The Seattle Times
reported yesterday that crews are inspecting the newspaper's former building for its impending demolition
. And despite ongoing eviction efforts, squatters continue to live inside the boarded-up Fairview Avenue structure.
What baffles some is, how can a historic landmark be demolished? The city officially designated
building a Seattle Landmark in August 1995.
Seattle's Historic Preservation webpage
explains, "There are fewer restrictions than you might think since the goal is to manage change, not to eliminate it."
Seattle protects its landmarks by reviewing and approving modifications – presumably, in this case, including demolition. The new property owners, Omni Group, plan to build two new residential towers on the Times site.
Squatters living inside the building have started fires, threatening public safety and hastening that demolition schedule.
It's a common misperception that, once designated as a historic landmark, a building is protected forever and can't be demolished. The best explanation I found comes from the City of Los Angeles: "Landmark designation ensures a more thorough review of demolition proposals, but it does not prohibit demolition outright."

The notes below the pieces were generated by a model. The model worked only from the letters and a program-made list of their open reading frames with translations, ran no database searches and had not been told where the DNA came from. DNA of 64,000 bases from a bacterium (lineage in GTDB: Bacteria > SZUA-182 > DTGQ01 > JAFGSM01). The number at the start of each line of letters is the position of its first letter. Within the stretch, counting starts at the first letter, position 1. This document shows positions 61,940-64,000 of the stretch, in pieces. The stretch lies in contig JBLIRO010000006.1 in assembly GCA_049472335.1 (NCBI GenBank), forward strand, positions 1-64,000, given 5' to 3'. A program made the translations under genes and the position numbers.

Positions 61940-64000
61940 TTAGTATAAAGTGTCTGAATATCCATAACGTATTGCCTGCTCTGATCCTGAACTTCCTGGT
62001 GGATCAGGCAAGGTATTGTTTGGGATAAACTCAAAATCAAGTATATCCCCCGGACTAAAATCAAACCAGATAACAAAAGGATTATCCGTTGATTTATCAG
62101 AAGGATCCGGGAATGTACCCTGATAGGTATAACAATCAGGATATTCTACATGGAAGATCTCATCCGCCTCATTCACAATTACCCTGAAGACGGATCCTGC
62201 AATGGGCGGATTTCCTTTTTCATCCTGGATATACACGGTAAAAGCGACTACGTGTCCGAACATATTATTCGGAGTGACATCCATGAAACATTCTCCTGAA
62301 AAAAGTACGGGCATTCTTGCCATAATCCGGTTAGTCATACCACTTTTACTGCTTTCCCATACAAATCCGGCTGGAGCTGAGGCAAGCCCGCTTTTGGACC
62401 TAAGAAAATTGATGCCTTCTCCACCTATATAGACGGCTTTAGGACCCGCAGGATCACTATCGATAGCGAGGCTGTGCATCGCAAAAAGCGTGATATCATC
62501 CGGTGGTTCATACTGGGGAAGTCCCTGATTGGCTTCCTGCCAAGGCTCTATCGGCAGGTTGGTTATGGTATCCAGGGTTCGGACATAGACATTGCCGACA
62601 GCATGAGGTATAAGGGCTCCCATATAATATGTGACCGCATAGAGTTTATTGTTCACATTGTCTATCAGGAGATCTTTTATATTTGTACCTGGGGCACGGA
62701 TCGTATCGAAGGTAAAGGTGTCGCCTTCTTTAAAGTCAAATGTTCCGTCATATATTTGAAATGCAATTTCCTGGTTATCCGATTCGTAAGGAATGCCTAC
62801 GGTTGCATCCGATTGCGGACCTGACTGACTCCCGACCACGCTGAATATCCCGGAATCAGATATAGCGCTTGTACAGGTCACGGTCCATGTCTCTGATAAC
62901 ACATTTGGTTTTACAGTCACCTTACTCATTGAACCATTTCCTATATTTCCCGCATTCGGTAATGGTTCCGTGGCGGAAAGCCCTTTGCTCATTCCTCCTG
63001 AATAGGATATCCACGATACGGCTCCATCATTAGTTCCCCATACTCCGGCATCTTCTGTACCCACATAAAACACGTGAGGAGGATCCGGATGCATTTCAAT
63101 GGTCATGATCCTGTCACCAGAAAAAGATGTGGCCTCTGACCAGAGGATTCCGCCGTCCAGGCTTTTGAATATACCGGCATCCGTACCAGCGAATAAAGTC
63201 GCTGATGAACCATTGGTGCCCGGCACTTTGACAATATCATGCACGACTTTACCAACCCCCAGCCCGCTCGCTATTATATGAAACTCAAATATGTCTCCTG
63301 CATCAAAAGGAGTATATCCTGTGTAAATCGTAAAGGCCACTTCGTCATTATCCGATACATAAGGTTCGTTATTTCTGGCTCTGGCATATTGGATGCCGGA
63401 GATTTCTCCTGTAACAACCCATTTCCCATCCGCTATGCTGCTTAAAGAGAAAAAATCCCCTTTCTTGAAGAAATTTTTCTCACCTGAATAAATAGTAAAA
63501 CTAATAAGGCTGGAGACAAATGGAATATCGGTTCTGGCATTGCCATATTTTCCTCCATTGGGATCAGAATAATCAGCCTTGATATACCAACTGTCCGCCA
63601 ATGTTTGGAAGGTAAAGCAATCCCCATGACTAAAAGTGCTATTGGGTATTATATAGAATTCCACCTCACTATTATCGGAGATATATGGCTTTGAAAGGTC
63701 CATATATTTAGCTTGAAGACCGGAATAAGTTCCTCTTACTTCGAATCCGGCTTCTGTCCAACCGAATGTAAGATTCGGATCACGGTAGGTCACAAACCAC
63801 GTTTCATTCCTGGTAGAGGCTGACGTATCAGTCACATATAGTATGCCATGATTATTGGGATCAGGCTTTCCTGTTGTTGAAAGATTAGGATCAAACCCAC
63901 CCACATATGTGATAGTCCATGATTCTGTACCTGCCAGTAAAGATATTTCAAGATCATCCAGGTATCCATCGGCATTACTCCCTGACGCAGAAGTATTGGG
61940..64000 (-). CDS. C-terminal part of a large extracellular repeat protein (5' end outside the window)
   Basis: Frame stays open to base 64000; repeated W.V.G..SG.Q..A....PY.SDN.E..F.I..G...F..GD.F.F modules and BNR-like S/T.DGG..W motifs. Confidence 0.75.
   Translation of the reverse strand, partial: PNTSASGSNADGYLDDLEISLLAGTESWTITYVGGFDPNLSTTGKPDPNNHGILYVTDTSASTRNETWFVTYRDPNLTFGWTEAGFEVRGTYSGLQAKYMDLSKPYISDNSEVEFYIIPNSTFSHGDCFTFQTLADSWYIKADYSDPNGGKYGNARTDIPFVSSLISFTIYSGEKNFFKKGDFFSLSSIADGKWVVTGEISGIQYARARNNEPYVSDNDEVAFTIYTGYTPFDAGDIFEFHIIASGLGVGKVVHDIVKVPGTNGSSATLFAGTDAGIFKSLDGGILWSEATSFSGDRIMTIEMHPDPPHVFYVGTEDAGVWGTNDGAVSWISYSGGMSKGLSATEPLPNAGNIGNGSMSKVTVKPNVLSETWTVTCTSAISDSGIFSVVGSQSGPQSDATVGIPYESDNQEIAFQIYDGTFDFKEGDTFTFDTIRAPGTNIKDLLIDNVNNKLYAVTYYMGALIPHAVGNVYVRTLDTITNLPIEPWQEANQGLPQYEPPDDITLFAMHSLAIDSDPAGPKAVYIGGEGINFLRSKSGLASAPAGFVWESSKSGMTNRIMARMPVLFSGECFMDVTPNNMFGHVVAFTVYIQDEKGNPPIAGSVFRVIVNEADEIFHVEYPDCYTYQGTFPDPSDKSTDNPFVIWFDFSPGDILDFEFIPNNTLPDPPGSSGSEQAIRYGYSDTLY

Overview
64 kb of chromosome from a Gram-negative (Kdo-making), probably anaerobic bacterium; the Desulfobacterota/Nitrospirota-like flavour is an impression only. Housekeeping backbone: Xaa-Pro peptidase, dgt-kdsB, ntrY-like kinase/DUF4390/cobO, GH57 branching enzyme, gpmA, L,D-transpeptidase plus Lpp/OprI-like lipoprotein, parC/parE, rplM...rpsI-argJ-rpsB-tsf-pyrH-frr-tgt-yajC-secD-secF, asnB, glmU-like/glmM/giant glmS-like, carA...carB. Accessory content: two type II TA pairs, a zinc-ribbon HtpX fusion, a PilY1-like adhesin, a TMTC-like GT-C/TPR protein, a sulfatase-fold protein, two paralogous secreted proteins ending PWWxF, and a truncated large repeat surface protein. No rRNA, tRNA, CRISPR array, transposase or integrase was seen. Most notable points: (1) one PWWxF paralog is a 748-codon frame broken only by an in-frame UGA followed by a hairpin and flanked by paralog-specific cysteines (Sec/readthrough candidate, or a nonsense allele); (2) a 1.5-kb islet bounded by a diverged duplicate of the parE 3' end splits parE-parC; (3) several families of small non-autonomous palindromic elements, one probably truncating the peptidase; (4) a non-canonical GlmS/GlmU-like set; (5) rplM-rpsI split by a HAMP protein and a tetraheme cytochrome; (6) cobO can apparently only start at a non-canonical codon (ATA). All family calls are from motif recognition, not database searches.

Typically, most cities' historic preservation councils can object to and delay a demolition, but only for six months to a year.
"Even listing in the National Register of Historic Places, which sounds more elevated than 'mere' local listing, does not provide for more iron-clad protection," says the City of Los Angeles document.
Interesting to note, a close reading of Seattle's 1995 landmark-designation report lists the Times
building's earlier locations, still around today:
- From 1896-1901, 2nd Avenue and Columbia Street
- 1901-1916, 2nd Avenue and Union Street
- 1916-1931, Times Square Building at 4th and 5th, between Olive and Stewart Street.